The extract which I chose to present was the descent into the abyss, which I thought was one of the most breathtaking moments in the story where the player truly understands their meaninglessness in the world’s story as they come across a large pile of corpses all resembling very closely the main character.

Appropriation – Amaël de Betak



My appropriation project came from the idea of making people create collaborative music using something that was not initially made to make music. I decided to appropriate a skateboard as the instrument as one of our guest speakers was telling us about his work which was all based around his habit of collecting toys. He took a look at Dylan’s longboard and started talking about the fact that the way he made art could be used for any hobby and used the skateboard example. Having tried to learn skateboarding since joining Northeastern and having already produced works using that aesthetic in 2D Fundamentals, I decided to try and use it for this project.

Another reason for the choice of the skateboard is that many people who do not skateboard themselves see it as an act of vandalism which tends to destroy the environment in which it is used. However, this is not the case, and skateboarding can even be considered as an act of appropriation in its self as it uses a pre-existing space and makes something new out of it by looking at it from a different angle.

My objective was to create procedural music through the use of a cadavre-exquis like approach where each participant would have to create a loop based on a metronome and the previous participant’s contribution using the skateboard. The previous loop acted as the end lines which are used in a cadavre-exquis to ensure coherence between the different parts.

My main inspiration from this piece was Duchamp’s The Fountain, as he uses an everyday object which many people would never associate with art and made one of the most recognizable pieces out of it. This idea of giving it a new life is linked to my own piece as the skateboard itself does not seem as though it could be used as an instrument, however, its different components all produce very varied sounds which could allow for diverse approaches when producing music with it.

I also took inspiration from the pieces Musical Chess and the Musical Tennis pieces as they also had this similar idea of creating music out of something which is not normally linked to it.

Overall, I was not entirely satisfied with the way in which the piece turned out as I came with the expectation that participants would use the different elements of the skateboard to create interesting sounds. However, they all took the same approach of using it as a percussion by knocking on the deck and scratching on its grip tape, even though I did show them the different possibilities prior to the recording.

Intervention – Amaël de Betak

My intervention consisted of having a friend and I playing a fighting game inside of the East Village elevators and inviting people to join us as they walked onto the lift. Our set-up was a chair in each back corner and a podium centered along the back wall, upon which the switch was placed with the spare controller.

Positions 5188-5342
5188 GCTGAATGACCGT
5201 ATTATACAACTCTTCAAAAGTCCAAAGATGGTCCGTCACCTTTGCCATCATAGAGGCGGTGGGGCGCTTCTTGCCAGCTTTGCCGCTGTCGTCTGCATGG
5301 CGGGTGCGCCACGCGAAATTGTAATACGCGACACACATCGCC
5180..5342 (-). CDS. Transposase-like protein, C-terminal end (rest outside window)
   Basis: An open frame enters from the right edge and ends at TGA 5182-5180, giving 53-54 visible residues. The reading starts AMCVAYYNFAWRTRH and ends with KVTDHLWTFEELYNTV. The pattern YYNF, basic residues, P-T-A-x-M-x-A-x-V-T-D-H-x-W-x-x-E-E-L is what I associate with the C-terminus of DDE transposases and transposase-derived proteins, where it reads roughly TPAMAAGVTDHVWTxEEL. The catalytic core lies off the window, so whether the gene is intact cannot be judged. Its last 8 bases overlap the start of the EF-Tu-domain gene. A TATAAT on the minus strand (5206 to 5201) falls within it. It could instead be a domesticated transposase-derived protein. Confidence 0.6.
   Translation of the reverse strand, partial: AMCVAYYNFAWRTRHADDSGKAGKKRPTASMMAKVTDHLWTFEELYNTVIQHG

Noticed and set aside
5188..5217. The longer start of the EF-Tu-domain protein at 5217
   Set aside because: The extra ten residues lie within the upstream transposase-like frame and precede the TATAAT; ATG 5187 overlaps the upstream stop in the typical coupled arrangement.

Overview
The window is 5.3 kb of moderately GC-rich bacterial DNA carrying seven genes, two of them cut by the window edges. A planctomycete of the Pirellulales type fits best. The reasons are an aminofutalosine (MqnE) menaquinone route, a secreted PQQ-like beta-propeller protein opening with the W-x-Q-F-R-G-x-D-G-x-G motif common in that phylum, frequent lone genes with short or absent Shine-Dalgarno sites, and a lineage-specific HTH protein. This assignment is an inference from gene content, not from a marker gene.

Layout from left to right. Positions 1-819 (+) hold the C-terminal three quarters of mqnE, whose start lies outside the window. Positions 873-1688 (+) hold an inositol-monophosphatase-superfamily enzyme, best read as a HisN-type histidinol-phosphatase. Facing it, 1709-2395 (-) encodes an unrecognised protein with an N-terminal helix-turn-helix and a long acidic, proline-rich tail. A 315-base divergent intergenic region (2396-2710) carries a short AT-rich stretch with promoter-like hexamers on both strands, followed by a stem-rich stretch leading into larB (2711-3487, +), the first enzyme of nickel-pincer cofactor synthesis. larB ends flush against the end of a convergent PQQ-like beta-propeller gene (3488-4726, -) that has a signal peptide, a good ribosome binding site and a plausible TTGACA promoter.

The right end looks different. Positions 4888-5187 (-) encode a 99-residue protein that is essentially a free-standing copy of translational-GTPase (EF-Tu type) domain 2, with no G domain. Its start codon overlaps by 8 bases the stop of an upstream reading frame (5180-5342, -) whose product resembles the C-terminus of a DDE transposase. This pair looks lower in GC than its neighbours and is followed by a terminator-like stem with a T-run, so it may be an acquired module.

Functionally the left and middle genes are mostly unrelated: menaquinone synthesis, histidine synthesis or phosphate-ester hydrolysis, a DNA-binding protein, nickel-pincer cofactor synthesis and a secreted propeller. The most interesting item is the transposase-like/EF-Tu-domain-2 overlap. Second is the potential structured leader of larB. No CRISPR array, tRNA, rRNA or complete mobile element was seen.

The first objective of this score was to shock the people who would enter the lift, which was achieved through the choice of the environment in which the intervention occurred. The choice of the lift was made as, in East Village, students are forced to use them in order to get to their rooms or leave the building, meaning that there was a very high chance that we would run into people while intervening. We also decided to head into the lift at 20:30 as this was the time when most people would be using the elevators as they were heading either to or from dinner or the gym, for the most part, meaning there was quite a high amount of traffic. The shock factor was thanks to the fact that people do not really associate this means of locomotion to anything else than that, and therefore upon coming across people who were not using that space for that purpose, they could not help but be surprised.

The second objective was to give the people we came across a break from their day. Most students are busy for the majority of their days, and therefore giving them the opportunity to take a break felt like it would go well with the first objective of the intervention. In order to achieve this, we decided to invite them to join us in our game, allowing them to take their minds off of things for the brief time in which they were in the lift. Asking them to join us I think was crucial to get them to participate as I do not believe that anyone would have joined us of their own accord as the lift rides were too short for them to think of entering the game.

The inspiration for this intervention came from two different works. The first one was a piece by the Yes-Men, which we had briefly touched upon in class. I found their work very entertaining and therefore chose to look into more of their works in my free time. I found this intervention in which one of them faked being a member of a company which was linked with a chemical disaster and made a fake public announcement in which he said that the company would take full blame of the events and would help those affected by these events, which is the opposite response given by the real company. I felt like this was created in order to shock the audience as this is something people do not usually see as corporations usually look towards profit and simply try to put behind anything that could affect them negatively. This also created somewhat of a break from all of the negative news which we are fed on a daily basis and gave some sort of hope.

The other piece which I took inspiration from was the War Tweets intervention game which the creators had presented to us during one of our classes. The main point which I took from it was the audience participation, as the game could not really run if no one played it. I thought that bringing the audience into the intervention was somewhat necessary as it was don for them, and therefore making them take part in it would bring a whole new level of involvement.

Overall, the intervention was a great success. Many people decided to join us to play during their elevator trips, with some people even voluntarily missing their floors in order to play a bit longer. One person stayed as long as 15 minutes with us, and it reached a point where it felt like he was also a part of the intervention as he also invited people to join as they would step in before I would. Furthermore, I thought that even if people did not want to participate, I would still try to have an interaction with them in order to hopefully make their days a little better. The intervention had to end after an hour as an RA decided to kick us out of the elevators because we were apparently not allowed to have furniture inside of the lifts.